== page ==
English English language Etymology Expression Phrase origin Usage Word origin

A “thank you” note

Q: I’m designing a client brochure that includes thanks from numerous folks. The heading reads: “Season’s Greeting and thank you’s from our scholars.” Is the use of “thank you’s” OK? Doesn’t this make it possessive, not plural? But without the apostrophe, “thank yous” looks typically “Jersey” to me!

A: We see no reason why “thank you” has to be pluralized here. But if you want to use the plural, a phrase like “thank you” is pluralized by simply adding the letter “s.”

We agree, though, that “thank yous” looks a bit odd. It might look less so if you added a hyphen (“thank-yous”) or capital letters (“Thank Yous”) or perhaps both (“Thank-Yous”).

The American Heritage Dictionary of the English Language (5th ed.), which hyphenates “thank-you,” gives this plural example: “said their thank-yous and departed.”

Although you may raise a few eyebrows with the use of “thank yous,” you’ll raise a lot more by using “Season’s Greeting” rather than the more idiomatic “Season’s Greetings.”

If we were writing the heading for that brochure, we’d go with this: “Season’s Greetings and Thank You from our scholars.”

As for the Jerseyism you mentioned, we had an item on our blog some time ago about “yous,” “yinz,” “yez,” “y’all,” and other nonstandard plural forms of “you.”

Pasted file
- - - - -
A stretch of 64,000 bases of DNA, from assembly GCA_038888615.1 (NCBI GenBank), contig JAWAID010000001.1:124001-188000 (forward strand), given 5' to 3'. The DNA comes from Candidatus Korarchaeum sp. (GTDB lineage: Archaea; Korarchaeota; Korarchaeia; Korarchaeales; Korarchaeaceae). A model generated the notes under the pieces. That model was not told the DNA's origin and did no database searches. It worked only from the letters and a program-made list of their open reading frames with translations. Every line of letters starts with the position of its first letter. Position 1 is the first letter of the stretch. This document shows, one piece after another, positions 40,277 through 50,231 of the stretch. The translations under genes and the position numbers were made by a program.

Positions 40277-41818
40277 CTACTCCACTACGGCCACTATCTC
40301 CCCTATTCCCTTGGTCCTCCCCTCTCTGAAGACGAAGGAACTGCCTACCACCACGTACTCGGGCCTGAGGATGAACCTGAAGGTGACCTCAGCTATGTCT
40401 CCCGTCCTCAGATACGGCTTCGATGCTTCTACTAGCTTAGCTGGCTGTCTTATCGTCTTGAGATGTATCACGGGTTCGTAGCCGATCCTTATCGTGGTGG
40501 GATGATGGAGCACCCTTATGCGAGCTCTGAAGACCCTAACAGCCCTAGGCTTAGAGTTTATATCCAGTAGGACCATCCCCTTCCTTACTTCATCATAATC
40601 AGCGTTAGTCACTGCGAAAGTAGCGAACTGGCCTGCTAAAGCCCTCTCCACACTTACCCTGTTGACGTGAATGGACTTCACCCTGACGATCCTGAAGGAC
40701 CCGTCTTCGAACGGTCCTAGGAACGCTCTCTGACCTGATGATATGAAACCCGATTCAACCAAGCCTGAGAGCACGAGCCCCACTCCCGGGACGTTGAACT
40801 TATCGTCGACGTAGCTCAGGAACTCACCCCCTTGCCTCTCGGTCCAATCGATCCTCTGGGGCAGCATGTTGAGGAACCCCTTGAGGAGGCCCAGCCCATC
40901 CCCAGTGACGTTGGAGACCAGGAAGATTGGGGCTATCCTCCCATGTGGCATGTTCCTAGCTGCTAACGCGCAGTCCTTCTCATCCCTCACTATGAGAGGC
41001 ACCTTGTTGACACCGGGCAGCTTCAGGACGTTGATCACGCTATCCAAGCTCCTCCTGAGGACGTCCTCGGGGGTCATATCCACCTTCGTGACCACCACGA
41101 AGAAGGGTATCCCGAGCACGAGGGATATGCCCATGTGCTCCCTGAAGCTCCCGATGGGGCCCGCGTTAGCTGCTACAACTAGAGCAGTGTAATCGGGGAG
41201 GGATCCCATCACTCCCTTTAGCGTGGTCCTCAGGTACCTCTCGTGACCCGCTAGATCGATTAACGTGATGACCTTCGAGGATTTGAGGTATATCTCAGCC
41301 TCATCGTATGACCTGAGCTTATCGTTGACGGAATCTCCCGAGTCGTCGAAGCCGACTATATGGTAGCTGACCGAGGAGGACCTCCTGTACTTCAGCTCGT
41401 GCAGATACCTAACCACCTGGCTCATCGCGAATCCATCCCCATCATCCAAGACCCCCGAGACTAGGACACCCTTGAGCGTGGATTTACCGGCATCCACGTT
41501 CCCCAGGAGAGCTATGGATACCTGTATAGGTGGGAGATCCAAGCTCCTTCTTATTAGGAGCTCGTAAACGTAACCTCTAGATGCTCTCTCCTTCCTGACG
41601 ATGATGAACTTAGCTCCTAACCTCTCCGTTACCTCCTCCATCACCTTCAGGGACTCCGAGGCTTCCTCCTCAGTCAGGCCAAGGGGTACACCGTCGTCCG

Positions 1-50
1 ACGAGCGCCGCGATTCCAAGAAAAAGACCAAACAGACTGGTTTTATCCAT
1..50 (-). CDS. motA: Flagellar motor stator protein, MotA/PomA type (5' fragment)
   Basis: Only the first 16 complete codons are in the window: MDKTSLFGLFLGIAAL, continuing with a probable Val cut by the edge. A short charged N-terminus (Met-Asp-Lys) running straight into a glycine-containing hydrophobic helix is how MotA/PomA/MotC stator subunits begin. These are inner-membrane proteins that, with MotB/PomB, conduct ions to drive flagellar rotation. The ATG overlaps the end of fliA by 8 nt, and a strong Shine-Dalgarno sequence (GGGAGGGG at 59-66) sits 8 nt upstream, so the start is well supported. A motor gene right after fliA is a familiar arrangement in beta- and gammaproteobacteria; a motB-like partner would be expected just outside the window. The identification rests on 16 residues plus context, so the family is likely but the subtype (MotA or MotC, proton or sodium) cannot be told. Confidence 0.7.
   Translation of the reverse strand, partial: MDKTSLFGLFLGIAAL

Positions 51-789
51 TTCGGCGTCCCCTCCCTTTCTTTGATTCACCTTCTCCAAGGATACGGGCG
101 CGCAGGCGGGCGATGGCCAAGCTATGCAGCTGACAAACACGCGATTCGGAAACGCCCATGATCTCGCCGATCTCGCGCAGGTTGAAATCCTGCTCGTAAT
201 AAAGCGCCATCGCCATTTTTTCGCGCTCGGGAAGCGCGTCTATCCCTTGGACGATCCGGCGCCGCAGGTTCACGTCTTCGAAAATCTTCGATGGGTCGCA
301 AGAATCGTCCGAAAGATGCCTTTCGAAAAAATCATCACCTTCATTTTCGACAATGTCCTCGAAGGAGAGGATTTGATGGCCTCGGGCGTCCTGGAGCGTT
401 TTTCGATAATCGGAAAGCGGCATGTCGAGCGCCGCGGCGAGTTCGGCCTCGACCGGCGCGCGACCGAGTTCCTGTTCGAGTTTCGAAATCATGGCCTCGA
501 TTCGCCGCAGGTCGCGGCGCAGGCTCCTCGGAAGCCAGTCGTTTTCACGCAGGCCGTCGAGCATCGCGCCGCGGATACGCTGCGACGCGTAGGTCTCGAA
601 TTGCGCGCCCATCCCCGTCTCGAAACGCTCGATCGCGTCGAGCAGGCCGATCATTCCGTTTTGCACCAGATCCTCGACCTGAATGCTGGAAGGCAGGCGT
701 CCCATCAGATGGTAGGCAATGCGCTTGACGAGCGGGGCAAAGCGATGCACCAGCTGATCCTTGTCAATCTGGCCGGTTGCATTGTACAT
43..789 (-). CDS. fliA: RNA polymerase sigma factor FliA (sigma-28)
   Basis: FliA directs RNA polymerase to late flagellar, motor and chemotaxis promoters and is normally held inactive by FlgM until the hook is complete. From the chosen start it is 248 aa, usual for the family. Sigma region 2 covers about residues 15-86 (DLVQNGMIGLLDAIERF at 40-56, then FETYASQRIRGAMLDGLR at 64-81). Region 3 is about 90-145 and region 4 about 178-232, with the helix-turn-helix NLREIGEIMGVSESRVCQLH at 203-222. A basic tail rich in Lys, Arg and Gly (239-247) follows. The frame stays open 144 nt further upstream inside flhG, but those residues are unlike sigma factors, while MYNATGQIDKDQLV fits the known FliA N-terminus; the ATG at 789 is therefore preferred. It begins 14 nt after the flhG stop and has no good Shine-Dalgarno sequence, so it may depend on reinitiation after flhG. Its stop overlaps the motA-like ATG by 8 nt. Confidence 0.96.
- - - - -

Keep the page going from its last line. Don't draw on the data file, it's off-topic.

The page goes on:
We also had a post around the same time about why some people respond to “thank you” with a “thank you” of their own instead of “you’re welcome.”

And if you’re not thanked-out by now, you might be interested in our views about the expression “thank you kindly.”

Getting back to “thank you” itself, the Oxford English Dictionary says it showed up in Middle English as a short form of the expression “I thank you.”

The OED’s earliest citation is from Why I Can’t Be a Nun, a poem from the 1400s that criticizes religious institutions:

“ ‘Thanke yow, lady,’ quod I than. ‘And thereof hertely I yow pray.’ ” (We’ve expanded the citation.)

The use of “thank you” as a noun phrase referring to an expression of gratitude appeared in the late 1700s, according to OED citations.

The first citation is from a 1792 journal entry by the English novelist Fanny Burney: “He looked even extremely gratified … & Bowed expressively a thank you.”

The earliest example of the noun phrase used in the plural is from the Aug. 21, 1894, issue of the Westminster Gazette:

“The majority of passengers retreated from the tables regardless of their running fire of ‘thankyous,’ which were thankyous for nothing.”

The phrase is hyphenated in this example from the Sept. 1, 1900, issue of the Westminster Gazette:  “We had not said nearly enough ‘thank-yous.’ ”

As for “season’s greetings,” the earliest references we’ve found in Google Books are from the mid-19th century. We’ll end with this example from a Dec. 29, 1860, item in the Medical and Surgical Reporter, a weekly journal in Philadelphia:

“We offer our readers, far and near, the season’s greetings — of a Christmas gone and the New Year dawning. Much of hope and good cheer we want all; for ourselves, for our profession, for our country.”

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